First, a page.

Peer recovery support services are a growing phenomenon in the USA and elsewhere.
Peer recovery support services provide social support for recovery from alcoholism and addiction. They promote engagement in the recovery process and reduce relapse once recovery has been initiated.
Because they are designed and delivered by peers–persons who have experienced a substance use disorder and recovery–they embody a powerful message of hope, as well as a wealth of experiential knowledge. They effectively extend the reach of treatment beyond the clinical setting into the everyday environment of those seeking to achieve or sustain recovery.
Emotional support refers to demonstrations of empathy, caring, and concern that bolster a person’s self-esteem and confidence. Peer mentoring, peer coaching, and peer-led support groups are examples of peer-to-peer support services that provide emotional support.
Informational support means sharing knowledge and information or providing skills training. For example, peers can provide information on where to go for resources and teach specific skills, such as resume preparation. Informational support includes peer-led life skills training (e.g., parenting, stress management, or conflict resolution), job skills training, assistance in citizenship restoration, and the sharing of health and wellness information (e.g., smoking cessation, nutrition classes, or relaxation training).
Instrumental support refers to the provision of concrete assistance to help others accomplish tasks. Examples include providing child care, clothing closets, or transportation to mutual aid group meetings and helping people obtain entitlement services or fill out applications.
Affiliation support enables people to connect with others within an alcohol and drug-free community of recovering people where they can learn new social and recreational skills and feel a sense of belonging. These interpersonal connections can be important in helping the recovering person form a new personal identity structured around health and wellness rather than alcohol and drugs. Peer-led recovery community centers are an example of affiliation support.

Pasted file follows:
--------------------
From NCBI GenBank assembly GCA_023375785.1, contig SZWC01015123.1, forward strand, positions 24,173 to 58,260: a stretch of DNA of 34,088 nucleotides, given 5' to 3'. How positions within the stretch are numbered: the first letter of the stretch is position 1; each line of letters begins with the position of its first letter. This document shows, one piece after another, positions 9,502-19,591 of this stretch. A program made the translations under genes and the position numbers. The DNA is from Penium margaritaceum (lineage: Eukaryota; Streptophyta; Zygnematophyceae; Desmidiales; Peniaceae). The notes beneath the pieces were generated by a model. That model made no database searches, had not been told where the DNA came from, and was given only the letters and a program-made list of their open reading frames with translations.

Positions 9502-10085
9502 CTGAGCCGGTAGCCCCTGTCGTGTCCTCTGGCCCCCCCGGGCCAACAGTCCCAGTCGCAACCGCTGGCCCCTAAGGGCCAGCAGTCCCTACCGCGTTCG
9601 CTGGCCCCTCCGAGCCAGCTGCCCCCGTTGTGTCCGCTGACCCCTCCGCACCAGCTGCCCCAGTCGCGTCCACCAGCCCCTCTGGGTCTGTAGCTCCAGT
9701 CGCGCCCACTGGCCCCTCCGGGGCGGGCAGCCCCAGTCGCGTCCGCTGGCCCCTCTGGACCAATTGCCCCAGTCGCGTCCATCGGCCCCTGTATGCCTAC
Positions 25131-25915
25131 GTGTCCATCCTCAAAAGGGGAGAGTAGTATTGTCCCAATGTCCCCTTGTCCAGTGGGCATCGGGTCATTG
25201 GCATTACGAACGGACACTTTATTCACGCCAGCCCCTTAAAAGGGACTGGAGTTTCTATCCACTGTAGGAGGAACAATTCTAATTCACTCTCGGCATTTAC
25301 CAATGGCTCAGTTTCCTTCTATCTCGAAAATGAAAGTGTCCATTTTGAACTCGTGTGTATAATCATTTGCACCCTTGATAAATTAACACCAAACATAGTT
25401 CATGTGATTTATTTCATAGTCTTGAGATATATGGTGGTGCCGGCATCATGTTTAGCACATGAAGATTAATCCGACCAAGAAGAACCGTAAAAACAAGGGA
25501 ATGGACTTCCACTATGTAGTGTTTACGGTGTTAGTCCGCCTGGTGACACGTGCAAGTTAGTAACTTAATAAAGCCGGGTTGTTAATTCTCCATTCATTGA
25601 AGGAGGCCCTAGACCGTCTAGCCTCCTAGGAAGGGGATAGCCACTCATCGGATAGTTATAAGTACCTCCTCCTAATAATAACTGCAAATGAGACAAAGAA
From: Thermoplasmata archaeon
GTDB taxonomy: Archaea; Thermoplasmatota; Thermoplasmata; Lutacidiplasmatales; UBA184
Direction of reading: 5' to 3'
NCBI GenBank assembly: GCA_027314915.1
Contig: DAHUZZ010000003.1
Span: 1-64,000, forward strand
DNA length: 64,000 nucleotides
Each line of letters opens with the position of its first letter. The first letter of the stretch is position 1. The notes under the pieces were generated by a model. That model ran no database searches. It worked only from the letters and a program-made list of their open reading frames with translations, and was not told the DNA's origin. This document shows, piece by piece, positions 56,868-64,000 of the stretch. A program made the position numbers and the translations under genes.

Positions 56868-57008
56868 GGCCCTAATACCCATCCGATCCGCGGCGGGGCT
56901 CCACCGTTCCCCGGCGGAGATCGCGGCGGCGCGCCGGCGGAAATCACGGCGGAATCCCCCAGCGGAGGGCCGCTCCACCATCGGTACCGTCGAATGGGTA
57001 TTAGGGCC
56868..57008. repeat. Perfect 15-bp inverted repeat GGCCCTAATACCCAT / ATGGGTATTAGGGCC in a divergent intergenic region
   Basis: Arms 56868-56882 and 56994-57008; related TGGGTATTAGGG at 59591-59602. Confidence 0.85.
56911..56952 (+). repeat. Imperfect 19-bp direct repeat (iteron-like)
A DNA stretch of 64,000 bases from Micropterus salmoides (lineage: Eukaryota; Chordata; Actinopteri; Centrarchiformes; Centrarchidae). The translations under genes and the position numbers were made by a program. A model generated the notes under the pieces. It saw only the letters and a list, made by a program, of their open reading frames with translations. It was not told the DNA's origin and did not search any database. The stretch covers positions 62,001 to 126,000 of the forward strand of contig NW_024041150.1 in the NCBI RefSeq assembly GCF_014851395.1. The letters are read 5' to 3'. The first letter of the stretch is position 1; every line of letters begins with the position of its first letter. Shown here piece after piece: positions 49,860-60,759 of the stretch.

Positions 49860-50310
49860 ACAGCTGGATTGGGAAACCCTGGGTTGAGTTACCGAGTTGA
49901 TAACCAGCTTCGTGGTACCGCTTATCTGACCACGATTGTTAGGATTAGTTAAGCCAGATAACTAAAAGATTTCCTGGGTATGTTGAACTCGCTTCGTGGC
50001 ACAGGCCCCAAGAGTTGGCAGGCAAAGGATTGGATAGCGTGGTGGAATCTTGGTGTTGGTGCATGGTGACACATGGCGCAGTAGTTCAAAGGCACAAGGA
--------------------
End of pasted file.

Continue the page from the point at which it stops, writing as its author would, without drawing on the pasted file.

Role of Peers. Peer recovery support services are designed and provided primarily by peers who have gained both practical experience in the process of recovery and wisdom on how to sustain it. Within projects, these service providers are designated as peer leaders. Many peer leaders donate their time to the peer recovery support project out of a desire to give back to their communities by helping others who are seeking to recover or sustain their recovery.
Relationship to Treatment. Peer recovery support services provide social support to individuals at all stages on the continuum of change that constitutes the recovery process. Services may:
Precede formal treatment, strengthening a peer’s motivation for change;
Accompany treatment, providing a community connection during treatment;
Follow treatment, supporting relapse prevention; and
Be delivered apart from treatment to someone who cannot enter the formal treatment system or chooses not to do so.
Peer recovery support services expand the capacity of formal treatment systems by promoting the initiation of recovery, reducing relapse, and intervening early when relapse occurs. Peer leaders in some projects also provide social support to the recovering person’s family members.